What is Sedex’s SMETA certification? And how can your suppliers implement it to ensure that production processes within their factories are upholding workers rights? We have explored SA8000 and WRAP certifications in previous posts, today let’s take a look at SMETA.
What is WRAP certification? And how can it ensure that production processes within your garment factories are fair and safe for your workers? We explored SA8000 certification in a previous post, today let's take a look at WRAP...
How do we select which garment factories to add to our platform? This is one of the most common questions we get, and it's because the social compliance process for suppliers is so unknown and confusing. Our mission at THR3EFOLD is to provide brands with faster discovery and easier decision making in their sustainable sourcing journey. Certification is the first step so let's take a peek at some of the certifications that we use to verify a factory’s ethical credentials for THR3EFOLD.
There are so many terrible stories detailing the atrocious treatment of garment workers that we can sometimes forget to celebrate the small victories when they occur. A growing awareness has seen a groundswell of support from consumers, fashion influences, activists, non-profits, and government legislators resulting in significant progress in the fight towards the ethical treatment of garment workers. Last year was particularly momentous. Let's take a look at three key feats in 2021 that moved the industry forward and improved garment worker rights in apparel.
Disruptions in the supply chain are completely out of your control and this past year your patience has been tested more than ever. We know how frustrating delays can be during your production. You run the risk of not even having product to sell in seasonally important moments on the calendar. Here's how your brand can be better prepared to navigate the supply chain in these uncertain times.
Fabrics are often the most expensive part of a garment, and sustainable fabrics can be very expensive. Deadstock fabric is a great way to be sustainable by reducing fabric waste while cutting down costs on your cost of goods sold. Most factories have leftover fabric from previous production runs, you just have to ask. Sourcing deadstock fabric is a great way to get your feet wet when you're heading towards becoming a fully sustainable brand. Here's how you can design for deadstock fabric successfully:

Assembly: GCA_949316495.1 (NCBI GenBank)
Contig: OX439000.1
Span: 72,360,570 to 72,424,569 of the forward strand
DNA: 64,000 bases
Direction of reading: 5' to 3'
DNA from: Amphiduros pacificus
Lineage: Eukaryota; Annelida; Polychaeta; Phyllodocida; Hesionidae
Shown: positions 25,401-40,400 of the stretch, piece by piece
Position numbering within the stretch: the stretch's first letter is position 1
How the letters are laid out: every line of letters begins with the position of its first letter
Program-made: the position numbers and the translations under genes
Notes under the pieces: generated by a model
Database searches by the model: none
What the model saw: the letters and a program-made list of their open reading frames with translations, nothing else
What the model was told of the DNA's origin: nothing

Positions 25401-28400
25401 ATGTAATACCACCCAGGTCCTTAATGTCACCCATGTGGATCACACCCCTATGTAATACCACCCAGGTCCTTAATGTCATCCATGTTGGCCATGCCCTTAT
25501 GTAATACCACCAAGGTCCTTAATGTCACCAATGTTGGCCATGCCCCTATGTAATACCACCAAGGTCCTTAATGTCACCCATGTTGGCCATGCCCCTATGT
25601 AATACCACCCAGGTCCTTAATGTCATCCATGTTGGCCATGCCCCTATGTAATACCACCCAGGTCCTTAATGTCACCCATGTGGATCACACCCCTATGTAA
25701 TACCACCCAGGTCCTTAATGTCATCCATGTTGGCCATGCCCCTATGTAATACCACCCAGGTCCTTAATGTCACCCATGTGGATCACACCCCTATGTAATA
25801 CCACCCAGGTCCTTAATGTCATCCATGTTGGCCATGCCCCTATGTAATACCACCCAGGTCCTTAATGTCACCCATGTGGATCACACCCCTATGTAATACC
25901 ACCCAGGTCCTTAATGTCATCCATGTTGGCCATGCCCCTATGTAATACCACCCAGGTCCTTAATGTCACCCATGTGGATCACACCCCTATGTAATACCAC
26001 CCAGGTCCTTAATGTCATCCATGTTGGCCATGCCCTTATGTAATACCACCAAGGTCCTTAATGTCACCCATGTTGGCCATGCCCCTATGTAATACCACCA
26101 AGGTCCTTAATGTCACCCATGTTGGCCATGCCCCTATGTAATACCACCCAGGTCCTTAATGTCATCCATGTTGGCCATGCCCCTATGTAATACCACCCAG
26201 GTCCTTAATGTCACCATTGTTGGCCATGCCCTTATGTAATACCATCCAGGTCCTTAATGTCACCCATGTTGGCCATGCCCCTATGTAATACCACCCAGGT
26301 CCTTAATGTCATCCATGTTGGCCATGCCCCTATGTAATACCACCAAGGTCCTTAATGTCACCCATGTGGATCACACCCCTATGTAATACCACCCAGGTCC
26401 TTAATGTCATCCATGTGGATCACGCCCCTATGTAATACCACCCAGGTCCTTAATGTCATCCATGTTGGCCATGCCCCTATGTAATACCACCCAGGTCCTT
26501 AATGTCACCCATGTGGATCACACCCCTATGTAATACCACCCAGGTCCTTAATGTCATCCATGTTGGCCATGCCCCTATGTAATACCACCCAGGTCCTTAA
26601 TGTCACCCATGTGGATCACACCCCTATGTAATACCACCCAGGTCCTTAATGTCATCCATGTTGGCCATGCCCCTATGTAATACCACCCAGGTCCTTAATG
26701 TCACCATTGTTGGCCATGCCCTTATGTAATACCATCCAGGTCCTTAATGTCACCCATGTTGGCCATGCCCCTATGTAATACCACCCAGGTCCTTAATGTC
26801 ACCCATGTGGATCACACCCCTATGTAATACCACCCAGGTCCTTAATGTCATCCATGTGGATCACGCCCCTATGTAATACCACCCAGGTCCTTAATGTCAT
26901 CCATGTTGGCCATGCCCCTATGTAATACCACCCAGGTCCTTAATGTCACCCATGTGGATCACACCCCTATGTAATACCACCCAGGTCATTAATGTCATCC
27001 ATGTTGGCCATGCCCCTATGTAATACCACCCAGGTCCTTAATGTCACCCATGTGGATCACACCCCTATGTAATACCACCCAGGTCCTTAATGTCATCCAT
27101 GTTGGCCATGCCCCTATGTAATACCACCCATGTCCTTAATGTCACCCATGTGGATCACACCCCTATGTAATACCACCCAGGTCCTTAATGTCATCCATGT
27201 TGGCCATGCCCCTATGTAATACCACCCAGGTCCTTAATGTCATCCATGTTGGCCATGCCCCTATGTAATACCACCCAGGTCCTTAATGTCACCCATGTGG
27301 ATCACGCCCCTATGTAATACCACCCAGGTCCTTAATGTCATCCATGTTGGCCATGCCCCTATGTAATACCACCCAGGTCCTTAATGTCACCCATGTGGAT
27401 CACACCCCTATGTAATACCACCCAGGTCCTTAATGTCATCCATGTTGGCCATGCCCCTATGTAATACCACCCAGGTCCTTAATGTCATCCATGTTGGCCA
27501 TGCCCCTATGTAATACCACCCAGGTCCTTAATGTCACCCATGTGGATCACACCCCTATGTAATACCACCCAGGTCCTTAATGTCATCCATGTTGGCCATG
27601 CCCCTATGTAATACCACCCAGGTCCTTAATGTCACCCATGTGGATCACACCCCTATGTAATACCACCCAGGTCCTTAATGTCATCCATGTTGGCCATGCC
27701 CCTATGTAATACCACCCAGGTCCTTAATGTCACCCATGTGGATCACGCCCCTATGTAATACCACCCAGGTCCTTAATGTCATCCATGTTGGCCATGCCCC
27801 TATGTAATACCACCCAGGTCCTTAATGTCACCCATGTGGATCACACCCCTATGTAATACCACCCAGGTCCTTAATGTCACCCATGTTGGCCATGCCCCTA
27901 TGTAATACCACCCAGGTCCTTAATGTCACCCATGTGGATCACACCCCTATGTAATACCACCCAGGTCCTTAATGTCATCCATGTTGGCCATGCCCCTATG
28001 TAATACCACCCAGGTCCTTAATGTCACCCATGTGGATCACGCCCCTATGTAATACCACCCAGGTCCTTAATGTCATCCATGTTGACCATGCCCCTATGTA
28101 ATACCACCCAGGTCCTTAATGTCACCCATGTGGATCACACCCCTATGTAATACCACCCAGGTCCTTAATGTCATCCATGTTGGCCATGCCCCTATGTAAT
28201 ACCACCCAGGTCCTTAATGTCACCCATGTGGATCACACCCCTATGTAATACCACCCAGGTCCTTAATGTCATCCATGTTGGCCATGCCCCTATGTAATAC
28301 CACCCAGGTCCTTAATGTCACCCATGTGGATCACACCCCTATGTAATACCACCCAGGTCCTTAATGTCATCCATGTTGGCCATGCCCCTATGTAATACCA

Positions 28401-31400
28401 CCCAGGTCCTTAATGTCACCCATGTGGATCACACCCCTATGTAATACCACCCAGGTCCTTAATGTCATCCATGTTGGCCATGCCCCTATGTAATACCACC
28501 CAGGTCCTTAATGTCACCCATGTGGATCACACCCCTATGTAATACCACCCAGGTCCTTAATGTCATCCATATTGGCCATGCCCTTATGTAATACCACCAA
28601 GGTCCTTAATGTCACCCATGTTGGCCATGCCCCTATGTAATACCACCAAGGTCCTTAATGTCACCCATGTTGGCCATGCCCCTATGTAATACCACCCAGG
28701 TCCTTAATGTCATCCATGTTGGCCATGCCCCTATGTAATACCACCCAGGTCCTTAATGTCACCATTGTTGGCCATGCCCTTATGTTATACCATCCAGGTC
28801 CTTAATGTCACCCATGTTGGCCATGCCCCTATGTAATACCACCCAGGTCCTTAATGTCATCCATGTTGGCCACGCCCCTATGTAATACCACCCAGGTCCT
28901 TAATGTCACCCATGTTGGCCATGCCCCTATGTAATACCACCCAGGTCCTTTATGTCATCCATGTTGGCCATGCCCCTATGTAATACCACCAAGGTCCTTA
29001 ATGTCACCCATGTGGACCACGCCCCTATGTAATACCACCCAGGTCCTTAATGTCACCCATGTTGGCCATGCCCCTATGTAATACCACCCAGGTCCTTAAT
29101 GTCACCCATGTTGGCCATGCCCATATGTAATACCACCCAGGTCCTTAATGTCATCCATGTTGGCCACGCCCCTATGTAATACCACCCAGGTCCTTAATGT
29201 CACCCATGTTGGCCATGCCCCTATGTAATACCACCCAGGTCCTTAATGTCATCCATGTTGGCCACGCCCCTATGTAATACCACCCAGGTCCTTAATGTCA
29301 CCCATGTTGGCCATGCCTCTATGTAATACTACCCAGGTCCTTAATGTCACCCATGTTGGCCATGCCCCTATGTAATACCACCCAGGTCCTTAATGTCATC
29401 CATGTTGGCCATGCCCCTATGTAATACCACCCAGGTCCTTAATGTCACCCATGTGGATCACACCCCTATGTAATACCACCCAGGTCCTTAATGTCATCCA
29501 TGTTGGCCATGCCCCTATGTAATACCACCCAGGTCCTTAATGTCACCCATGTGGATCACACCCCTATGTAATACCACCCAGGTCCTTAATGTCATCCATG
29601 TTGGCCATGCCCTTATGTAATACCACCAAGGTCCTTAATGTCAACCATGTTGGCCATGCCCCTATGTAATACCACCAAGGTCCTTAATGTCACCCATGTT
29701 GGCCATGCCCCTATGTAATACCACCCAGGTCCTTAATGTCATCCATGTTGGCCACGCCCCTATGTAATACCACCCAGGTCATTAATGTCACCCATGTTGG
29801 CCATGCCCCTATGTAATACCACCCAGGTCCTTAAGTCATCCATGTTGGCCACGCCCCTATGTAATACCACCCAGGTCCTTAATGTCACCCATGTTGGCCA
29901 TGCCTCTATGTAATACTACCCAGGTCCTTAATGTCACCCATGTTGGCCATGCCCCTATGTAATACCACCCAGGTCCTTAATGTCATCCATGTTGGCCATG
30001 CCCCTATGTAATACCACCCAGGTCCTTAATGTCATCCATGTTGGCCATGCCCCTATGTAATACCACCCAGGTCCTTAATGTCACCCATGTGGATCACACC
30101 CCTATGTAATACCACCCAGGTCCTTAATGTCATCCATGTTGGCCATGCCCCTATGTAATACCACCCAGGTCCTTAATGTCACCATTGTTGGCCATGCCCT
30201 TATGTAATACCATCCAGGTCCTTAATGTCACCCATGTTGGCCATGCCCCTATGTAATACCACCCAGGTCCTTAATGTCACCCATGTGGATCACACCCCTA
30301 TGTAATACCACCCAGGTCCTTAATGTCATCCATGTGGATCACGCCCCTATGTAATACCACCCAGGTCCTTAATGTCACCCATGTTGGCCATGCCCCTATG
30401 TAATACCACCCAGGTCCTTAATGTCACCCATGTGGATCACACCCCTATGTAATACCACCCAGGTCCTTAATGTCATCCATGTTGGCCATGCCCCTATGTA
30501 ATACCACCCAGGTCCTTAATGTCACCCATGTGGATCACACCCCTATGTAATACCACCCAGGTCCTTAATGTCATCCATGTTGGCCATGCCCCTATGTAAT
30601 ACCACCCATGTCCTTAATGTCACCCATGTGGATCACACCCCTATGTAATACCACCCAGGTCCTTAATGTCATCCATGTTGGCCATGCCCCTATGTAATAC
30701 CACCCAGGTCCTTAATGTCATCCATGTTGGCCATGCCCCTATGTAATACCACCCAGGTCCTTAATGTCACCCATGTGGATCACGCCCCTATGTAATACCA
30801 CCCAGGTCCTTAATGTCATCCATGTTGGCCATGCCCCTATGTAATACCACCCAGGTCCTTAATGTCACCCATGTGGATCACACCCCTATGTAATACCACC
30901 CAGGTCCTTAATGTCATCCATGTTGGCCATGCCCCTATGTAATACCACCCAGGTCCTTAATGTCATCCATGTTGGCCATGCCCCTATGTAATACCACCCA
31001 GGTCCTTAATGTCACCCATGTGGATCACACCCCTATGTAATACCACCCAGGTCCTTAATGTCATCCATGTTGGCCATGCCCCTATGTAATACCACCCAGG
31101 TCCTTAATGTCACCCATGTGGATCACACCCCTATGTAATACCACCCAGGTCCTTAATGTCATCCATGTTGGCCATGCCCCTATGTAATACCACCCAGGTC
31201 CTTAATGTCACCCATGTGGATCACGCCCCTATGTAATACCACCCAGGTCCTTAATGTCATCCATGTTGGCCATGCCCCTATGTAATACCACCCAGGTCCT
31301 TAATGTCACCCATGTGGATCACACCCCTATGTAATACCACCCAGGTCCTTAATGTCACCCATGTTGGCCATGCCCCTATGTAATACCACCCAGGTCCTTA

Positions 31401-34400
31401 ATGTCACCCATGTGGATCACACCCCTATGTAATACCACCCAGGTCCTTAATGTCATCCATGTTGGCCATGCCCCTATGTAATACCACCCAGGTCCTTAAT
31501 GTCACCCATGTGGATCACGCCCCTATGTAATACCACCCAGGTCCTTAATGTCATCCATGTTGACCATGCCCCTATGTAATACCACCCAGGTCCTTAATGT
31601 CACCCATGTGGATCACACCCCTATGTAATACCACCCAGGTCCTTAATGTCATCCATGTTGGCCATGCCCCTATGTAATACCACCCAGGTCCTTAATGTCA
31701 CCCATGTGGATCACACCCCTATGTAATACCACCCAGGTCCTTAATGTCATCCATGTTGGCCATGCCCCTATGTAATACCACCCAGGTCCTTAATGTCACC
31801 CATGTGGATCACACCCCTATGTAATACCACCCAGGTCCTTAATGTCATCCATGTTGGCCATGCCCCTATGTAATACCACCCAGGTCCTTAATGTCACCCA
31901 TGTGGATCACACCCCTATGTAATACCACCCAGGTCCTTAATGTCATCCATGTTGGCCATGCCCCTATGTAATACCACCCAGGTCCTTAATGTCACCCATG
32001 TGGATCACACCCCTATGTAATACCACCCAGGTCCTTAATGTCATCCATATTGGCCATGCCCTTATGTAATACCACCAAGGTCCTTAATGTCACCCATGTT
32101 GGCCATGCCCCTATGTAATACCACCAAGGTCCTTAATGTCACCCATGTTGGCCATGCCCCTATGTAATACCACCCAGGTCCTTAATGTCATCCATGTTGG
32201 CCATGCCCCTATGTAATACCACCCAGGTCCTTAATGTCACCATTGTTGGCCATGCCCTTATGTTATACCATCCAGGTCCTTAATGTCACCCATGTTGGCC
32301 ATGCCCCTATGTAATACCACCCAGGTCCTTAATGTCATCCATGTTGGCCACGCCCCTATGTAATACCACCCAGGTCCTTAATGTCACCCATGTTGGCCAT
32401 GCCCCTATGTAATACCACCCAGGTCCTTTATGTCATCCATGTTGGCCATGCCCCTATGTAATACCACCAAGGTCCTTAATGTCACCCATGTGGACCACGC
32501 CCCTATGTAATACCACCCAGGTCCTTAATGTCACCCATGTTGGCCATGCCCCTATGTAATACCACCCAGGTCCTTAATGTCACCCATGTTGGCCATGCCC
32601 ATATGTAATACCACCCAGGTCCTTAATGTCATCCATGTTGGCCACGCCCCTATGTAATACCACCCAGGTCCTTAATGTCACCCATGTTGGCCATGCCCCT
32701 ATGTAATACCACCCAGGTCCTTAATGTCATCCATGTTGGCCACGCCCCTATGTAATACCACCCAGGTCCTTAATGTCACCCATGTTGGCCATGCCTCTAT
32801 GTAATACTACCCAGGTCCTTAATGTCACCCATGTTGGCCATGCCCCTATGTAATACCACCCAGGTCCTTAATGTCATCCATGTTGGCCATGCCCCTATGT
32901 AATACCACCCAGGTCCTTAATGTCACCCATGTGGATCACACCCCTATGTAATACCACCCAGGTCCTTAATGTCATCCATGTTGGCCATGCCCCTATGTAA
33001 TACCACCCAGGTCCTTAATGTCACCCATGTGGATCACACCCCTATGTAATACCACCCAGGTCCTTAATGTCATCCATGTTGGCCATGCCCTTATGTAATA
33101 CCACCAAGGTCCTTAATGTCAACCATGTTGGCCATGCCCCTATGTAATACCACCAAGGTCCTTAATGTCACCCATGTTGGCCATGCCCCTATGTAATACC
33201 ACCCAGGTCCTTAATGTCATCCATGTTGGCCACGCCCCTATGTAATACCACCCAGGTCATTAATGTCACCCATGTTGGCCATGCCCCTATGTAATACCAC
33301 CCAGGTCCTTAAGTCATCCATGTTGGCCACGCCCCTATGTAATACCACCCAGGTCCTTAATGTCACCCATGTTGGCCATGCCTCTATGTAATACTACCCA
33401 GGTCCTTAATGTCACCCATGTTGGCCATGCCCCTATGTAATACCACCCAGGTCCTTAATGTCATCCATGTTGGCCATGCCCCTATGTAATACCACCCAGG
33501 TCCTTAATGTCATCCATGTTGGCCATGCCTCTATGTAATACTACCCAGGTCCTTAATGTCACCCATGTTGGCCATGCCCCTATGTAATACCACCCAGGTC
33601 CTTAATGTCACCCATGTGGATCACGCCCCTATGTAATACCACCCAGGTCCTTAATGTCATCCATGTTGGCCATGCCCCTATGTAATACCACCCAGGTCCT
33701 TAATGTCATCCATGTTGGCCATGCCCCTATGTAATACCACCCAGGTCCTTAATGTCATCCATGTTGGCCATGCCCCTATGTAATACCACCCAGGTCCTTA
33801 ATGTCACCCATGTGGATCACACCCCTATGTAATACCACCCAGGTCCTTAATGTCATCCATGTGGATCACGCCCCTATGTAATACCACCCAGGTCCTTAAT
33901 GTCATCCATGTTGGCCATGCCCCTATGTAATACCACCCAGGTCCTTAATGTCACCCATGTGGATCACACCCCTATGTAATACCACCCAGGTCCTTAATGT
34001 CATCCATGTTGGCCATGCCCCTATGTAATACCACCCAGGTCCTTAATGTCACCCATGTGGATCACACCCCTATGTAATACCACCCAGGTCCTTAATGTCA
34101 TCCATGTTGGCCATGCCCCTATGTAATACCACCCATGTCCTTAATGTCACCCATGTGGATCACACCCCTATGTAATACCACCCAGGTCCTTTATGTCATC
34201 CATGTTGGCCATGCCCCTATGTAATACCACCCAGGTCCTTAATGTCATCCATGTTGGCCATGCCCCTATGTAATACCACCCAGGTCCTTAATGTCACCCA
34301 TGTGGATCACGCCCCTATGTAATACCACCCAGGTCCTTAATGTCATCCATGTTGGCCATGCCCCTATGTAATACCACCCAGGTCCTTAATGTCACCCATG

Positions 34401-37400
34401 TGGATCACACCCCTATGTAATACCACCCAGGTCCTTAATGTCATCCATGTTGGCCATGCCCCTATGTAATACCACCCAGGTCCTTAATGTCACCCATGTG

All clothing has a "Made in" line on the tag, but how does that help you know that it was made in an ethical factory? Well, it doesn't. This "Made In" label, only indicates the final destination where the pattern pieces were sewn together. There are many garments labeled "Made In New York" when 90% of the construction occurred overseas. So obviously, the tagging system used today needs some work if it's desired outcome is transparency and standards. Here's how it needs to change.
Starting with US manufacturing is common for emerging brands, but as you scale you may find being price competitive a real hurdle. Making the jump to overseas manufacturing can be stressful, but it doesn't have to be. Knowing which boxes need to be checked before starting the process of overseas apparel manufacturing will save you tons of time and money. Here's what you'll need in order to be ready to make the leap to overeseas production.
Before moving forward, your production checklist should have all of it's marks to ensure that you're going to meet your production time goals. Knowing what roadblocks and time delays could cause for delays need to be known ahead of time so you're prepared. Here's what you need to know:
Heading into your early stages of product development with no direction on where your brand is heading can lead to a rough production process. If you have an idea of what you want your brand to look like, production should be a breeze and there are a few things that you can map out beforehand. Here's what would be nice to have, and what you need to have before reaching out to factories for your production: